July 16 is 716 Day. That means that it’s time to reflect on all of the incredible Buffalo undertakings at hand, and the ones that are on the horizon.
As I ponder 716 Day, I think about all of the people that I know who are doing their part to better Buffalo. I think of my buddy Mark Madden who is determined to create an urban art scene on Amherst Street – he recently hosted the Black Rock BBQ & Art Fiasco (lead image). I think of my new Paint vs. Paint friends on the city’s East Side. Then there’s Buffalo Rising contributor John Straubinger (Dr. Rehab), who feverishly documents the many real estate rehabs that are underway in Buffalo.
716 Day gets me excited about the ongoing environmental efforts at the Olmsted Parks Conservancy, to introduce Maintained Meadow Areas (MMAs), and at Buffalo Niagara Waterkeeper – the local Waterkeeper organization recently held their International Waterkeeper Alliance Conference in Buffalo. Incredibly, all 300 Waterkeepers (representatives from 30 counties and over 30 states) traveled to Niagara Falls to discuss issues pertaining to macro global waters and micro grassroots challenges.
More than anything else, on 716 Day, I think about how we can be a better city by continuing to be welcoming, supportive, caring, and just. We are in the midst of such incredible change at the moment. I see the West Side as a melting pot of people, just as Buffalo once was back in the day, before we all assumed the same identity as “Americans”. With open arms we are embracing people from war-torn countries, who have come to call this city ‘home’. At the same time, we are collectively thinking about the future of the East Side, and how we can affect positive change, while being sensitive to the residents who have held down the fort to the best of their abilities. My hope is that one day, there will be no West Side and East Side, the way that we think about it today. We need to work towards a day when our city is simply a city, with no barriers or delineations.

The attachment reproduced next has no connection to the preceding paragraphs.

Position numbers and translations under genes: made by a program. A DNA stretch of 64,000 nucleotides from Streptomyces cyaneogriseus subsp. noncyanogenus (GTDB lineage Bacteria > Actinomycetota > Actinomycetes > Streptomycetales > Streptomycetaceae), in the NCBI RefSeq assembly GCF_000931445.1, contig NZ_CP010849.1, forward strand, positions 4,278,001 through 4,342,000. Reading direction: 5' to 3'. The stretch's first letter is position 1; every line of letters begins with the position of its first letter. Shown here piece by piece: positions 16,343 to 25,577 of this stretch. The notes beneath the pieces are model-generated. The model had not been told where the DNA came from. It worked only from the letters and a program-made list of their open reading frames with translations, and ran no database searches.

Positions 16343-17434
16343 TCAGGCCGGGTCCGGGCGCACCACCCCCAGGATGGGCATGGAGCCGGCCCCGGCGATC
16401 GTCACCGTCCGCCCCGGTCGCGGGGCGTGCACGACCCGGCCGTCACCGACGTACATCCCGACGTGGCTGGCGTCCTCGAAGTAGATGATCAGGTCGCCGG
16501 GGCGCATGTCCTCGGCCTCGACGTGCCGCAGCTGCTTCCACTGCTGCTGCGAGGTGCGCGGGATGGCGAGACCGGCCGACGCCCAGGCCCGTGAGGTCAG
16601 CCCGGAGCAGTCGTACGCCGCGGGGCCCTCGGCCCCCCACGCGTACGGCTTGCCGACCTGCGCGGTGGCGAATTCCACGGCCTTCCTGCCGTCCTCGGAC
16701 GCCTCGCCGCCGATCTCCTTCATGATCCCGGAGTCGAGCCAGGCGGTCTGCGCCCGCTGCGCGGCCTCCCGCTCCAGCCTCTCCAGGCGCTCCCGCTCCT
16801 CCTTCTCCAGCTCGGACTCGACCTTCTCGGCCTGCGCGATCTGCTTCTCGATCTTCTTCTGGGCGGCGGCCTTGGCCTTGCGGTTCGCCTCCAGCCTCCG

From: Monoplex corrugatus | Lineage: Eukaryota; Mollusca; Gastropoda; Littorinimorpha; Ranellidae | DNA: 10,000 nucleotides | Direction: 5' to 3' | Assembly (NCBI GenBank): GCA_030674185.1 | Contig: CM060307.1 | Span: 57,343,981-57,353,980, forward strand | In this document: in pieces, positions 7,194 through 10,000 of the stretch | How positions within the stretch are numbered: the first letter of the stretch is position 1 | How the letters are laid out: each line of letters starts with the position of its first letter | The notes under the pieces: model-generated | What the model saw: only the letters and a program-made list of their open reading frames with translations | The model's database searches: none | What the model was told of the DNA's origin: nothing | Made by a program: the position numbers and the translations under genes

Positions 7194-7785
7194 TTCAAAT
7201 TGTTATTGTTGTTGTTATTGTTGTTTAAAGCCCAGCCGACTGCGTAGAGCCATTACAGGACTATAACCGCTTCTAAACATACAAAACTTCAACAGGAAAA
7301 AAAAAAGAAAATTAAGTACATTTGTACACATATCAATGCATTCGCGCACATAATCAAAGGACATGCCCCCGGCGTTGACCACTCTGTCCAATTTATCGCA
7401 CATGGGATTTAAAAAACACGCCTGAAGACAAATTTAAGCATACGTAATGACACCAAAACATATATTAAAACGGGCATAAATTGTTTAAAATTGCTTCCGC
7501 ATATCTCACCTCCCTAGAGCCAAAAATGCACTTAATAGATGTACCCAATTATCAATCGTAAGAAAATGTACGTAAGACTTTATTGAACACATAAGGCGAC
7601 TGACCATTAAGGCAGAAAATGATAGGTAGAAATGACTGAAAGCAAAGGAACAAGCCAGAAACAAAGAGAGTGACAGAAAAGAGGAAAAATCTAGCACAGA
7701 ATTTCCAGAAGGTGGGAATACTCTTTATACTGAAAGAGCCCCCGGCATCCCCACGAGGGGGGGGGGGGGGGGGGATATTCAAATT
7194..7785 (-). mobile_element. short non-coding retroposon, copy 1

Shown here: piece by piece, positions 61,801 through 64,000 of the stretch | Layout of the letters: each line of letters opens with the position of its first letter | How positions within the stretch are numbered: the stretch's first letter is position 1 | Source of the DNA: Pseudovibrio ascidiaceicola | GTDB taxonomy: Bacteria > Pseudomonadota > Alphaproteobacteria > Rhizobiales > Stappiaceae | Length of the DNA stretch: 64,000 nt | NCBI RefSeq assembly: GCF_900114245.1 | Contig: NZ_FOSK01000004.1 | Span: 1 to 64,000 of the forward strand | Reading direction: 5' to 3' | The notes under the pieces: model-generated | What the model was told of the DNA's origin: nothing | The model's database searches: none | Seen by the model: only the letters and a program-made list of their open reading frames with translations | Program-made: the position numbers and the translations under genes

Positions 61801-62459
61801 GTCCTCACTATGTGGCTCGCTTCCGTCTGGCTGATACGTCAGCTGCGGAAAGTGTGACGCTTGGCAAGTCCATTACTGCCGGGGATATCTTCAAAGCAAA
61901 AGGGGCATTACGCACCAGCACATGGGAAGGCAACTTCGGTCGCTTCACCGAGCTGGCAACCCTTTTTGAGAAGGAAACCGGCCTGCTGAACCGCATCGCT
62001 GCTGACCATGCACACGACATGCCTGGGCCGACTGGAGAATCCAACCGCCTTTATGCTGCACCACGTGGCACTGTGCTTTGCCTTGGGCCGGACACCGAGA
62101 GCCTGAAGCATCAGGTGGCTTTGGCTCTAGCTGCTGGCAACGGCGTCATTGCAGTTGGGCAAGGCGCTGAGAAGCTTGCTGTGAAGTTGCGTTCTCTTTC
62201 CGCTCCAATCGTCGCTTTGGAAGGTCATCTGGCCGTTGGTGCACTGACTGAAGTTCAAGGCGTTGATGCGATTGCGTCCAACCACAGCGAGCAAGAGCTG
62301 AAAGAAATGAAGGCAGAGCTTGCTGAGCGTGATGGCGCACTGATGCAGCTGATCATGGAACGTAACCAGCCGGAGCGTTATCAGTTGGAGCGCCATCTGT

I look at so many issues that we are facing as the world gets smaller and smaller due to the ongoing population explosion. I see environmental struggles that we face as a planet. And I know that we, as a city that is reinventing itself, can set examples for others, whether it’s the way that we treat our neighbors, or supporting our urban farming community, or by simply offering a helping hand to someone in need (or an animal). We have the ability to re-emerge as a city that others look up to – one without boatloads of traffic, one that is affordable to live, one that supports its culturals, and one that protects its fresh waters.
On this 716 Day, think about the ways that you can make Buffalo a better place to live. If you own a house that needs a paint job, this is the year to paint it. If you thought about buying a bike and driving less, this is the year to do so. If you thought about donating some time to a worthy cause, saying hello to people as they pass by, inviting people over to sit on your porch, exploring a reawakening downtown, or sending someone a postcard inviting them to visit Buffalo, this is the year for that too.
If we all continue to be selfless in our pursuits, to fulfill the city’s limitless potential, we will set ourselves apart, while being inclusive and welcoming at the same time. After all, we are The City of Good Neighbors. The City of Light. And the City of Trees. The city is many things to many people, which is why it has so much potential – we must realize that potential together.
Happy 716 Day!